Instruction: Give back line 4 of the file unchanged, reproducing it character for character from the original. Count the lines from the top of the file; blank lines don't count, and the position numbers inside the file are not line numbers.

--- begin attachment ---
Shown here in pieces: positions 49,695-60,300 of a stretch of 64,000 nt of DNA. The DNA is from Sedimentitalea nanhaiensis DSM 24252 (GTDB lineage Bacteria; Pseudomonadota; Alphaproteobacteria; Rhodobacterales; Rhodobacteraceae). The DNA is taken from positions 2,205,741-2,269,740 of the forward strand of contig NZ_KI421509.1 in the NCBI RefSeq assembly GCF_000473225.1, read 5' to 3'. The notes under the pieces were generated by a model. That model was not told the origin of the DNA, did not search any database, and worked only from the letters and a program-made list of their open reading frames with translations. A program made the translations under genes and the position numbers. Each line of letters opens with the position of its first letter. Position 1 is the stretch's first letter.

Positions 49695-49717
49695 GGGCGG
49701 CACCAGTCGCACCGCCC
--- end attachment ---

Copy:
49701 CACCAGTCGCACCGCCC